Some time ago, I read and reviewed the first volume of Eternal Sabbath, and the verdict was that while it didn’t get off to the best of starts, the series did at least have promise. Now, all of the subsequent volumes have been read, and so the question must be asked- did the series ever live up to its potential?
At the end of the first volume of ES, Mine had made contact with not only ES himself in the guise of Ryousuke Akiba, but also with Sakaki, the sole survivor of the research group that worked on the Eternal Sabbath gene. According to Sakaki, Akiba is not the only one of his kind- he also had an unstable clone named Isaac (Izaku) who killed the researchers and is now at large in society. Sakaki desperately wants to capture Isaac before more lives are endangered, but capturing a superhuman who can control the minds of others is not going to be an easy task.
As I mentioned in my earlier review, it was the mind hacking aspect of Eternal Sabbath that first brought it to my attention, but unfortunately, what once seemed like the series’ greatest draw has long since been relegated to the background by the time we embark on the main storyline. Although both Isaac and Akiba’s special abilities are at the centre of the storyline, they seem to exist more to assist the plot than to be explored in and of themselves. Instead, the focus of the series is more about the game of cat and mouse between Isaac and his pursuer. For his part, Isaac has befriended Yumi, a girl who is immune to his powers, and together they have begun using Isaac’s powers to punish wrongdoers; meanwhile, it is left to Mine and the other to use all the leads they can in order to track down Isaac and find his weakness, all the while being careful of his deadly abilities.
Unfortunately, the upshot of all this is that Eternal Sabbath ultimately lacks any sort of identity of its own, instead reading like a watered down version of superior series such as Monster, Homunculus and Death Note. Is it a story about using mental powers or simple psychology to get to the heart of people’s problems; a morality play about the dangers of taking justice into one’s own hands; or maybe a tale of normal people doing their best to find a flaw in a seemingly invulnerable enemy? In Eternal Sabbath’s case, its attempts to be all of these things ensures that it does none of them particularly well, before eventually devolving into a overused heroes vs. final boss encounter by the last couple of volumes.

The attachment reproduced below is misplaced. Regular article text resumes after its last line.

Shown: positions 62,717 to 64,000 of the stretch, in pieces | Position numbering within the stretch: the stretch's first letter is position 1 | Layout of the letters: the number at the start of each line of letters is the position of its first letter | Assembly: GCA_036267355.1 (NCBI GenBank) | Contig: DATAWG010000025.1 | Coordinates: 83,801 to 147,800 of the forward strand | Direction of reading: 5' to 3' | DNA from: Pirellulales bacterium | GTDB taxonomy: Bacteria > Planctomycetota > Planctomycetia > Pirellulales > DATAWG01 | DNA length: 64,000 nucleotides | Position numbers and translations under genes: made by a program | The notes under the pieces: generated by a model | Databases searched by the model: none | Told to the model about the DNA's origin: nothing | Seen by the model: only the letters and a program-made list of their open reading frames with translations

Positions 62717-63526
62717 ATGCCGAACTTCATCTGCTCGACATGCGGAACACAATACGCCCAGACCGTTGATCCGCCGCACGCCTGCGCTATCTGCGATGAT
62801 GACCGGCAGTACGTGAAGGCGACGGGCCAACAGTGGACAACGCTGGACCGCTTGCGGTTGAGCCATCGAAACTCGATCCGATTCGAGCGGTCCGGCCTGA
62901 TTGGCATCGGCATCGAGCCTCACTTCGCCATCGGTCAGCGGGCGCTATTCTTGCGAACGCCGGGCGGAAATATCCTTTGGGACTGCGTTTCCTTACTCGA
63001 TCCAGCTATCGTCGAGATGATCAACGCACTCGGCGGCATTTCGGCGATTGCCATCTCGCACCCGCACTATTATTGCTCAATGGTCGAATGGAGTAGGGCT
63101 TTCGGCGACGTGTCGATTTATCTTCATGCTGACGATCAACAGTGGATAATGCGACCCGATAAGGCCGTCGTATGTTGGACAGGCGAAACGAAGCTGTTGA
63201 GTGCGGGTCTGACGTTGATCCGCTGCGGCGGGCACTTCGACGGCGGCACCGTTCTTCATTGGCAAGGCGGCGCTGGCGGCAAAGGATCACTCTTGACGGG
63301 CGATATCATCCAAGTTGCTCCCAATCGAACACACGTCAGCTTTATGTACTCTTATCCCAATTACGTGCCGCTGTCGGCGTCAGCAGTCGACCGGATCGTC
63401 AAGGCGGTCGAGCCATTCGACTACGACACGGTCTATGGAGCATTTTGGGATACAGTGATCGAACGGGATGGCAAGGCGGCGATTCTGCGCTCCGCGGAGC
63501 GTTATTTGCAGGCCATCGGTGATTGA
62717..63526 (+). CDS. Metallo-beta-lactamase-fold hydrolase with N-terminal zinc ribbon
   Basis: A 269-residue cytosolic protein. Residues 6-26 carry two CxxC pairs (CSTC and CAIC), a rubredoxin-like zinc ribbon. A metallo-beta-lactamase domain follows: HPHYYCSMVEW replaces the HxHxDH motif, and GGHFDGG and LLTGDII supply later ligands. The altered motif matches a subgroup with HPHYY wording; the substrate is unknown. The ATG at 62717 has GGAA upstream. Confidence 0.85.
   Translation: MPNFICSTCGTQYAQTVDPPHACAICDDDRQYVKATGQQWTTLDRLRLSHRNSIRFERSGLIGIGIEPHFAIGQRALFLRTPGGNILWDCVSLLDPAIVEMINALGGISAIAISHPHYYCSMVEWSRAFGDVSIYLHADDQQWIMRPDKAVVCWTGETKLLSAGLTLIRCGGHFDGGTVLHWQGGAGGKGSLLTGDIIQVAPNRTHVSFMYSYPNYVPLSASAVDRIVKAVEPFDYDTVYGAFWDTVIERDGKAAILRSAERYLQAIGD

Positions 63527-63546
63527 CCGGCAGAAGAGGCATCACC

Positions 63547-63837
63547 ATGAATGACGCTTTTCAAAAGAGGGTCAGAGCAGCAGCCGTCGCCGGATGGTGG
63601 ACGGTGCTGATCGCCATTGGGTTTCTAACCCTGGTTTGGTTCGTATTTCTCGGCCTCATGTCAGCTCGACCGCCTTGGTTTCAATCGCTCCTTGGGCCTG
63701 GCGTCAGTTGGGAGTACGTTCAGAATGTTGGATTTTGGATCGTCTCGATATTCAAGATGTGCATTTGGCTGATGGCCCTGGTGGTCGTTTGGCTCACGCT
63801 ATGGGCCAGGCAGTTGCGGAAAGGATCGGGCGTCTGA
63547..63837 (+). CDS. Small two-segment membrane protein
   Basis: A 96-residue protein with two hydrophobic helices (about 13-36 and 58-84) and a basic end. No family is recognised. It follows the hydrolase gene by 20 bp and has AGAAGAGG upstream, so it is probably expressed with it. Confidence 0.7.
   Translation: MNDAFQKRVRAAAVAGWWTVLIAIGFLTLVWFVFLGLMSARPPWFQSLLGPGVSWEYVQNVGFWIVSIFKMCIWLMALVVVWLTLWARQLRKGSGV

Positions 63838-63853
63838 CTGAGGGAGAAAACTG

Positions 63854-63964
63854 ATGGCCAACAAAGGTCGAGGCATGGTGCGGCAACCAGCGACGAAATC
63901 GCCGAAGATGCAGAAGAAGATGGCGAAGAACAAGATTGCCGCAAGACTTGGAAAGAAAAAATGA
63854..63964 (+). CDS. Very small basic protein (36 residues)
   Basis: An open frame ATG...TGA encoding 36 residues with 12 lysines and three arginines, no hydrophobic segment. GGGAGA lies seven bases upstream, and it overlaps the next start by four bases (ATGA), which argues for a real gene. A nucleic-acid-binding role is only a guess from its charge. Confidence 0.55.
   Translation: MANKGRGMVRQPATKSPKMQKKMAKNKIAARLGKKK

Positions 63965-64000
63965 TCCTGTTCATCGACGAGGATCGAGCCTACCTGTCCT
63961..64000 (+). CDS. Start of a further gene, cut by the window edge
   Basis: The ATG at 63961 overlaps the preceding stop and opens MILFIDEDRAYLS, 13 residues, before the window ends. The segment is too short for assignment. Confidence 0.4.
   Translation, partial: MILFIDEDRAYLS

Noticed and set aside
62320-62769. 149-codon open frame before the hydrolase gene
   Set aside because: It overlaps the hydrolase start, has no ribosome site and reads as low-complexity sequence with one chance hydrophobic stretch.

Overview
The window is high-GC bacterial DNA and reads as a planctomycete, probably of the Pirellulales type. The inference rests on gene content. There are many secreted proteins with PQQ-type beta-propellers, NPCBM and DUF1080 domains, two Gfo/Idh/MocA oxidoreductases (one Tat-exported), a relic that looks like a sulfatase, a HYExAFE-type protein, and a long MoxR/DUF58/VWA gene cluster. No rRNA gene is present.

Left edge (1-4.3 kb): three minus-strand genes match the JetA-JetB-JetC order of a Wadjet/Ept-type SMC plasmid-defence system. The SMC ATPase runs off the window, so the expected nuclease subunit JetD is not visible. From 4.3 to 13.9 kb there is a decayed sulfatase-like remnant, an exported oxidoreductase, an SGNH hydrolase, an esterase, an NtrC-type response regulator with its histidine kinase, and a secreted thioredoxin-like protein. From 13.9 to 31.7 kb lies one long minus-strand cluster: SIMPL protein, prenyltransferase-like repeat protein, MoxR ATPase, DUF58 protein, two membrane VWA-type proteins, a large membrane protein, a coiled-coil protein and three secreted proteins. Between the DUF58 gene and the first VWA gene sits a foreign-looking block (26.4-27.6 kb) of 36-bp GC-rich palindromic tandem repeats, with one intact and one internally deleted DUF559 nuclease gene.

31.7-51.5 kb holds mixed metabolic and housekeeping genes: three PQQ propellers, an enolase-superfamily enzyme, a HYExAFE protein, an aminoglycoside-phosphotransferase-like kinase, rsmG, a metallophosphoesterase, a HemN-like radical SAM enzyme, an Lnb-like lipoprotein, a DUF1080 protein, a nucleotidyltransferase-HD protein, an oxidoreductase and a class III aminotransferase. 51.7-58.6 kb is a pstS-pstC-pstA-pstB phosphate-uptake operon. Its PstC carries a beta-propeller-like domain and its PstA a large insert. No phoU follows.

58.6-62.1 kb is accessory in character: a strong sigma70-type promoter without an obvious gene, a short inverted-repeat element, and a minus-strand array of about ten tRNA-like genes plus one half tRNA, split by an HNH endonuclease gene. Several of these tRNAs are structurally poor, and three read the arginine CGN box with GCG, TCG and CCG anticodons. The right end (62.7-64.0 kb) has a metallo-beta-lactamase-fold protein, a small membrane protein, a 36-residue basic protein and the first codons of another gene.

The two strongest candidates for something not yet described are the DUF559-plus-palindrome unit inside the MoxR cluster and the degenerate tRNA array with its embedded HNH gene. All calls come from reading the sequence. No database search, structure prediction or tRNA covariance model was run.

Like the story, the characters also seemed to have potential after the first volume, but by the end, all traces of this promise have long since vanished in the face of their somewhat dull personalities. Mine, who takes centre stage for most of the story, is an irritatingly weak female lead who is constantly apologising or agonising how everything that has gone wrong is her fault; worse yet, an important piece of background for her character is arbitrarily introduced some thirty pages before the end of the series in what must be the laziest piece of character development ever to grace the pages of a manga series. It does, however, say a lot about the series that Mine is the most well developed character present- all of the others are bland and stereotypical to a fault.
Some series can use their artwork to cover a multitude of sins, but unfortunately, Eternal Sabbath is not one of them. As initially seen in the first volume, both character designs are simplistic to the point of ugliness, whilst backgrounds are minimal at best. The colour pages, usually a special treat in any manga series, actually look worst of all, with characters often having oversized lips and inconsistent hair colouring (in the black and white pages, Akiba and Isaac appear to have very dark hair, but in the colour pages, it is a very light brown). The acid trip induced ‘mind hacks’ of the first volume never really make a return in subsequent instalments, but there is a fair amount of violence, albeit nothing too graphic or extreme.
Although it isn’t really particularly awful, nor does Eternal Sabbath have a great deal to distinguish it from the crowd- it simply sits squarely in the realm of mediocrity. A poor man’s Monster/Death Note cross, reading it will certainly pass the time and may even engage in places, but unless you are strapped for ways to occupy yourself, it will always be something that is best tackled ‘later’.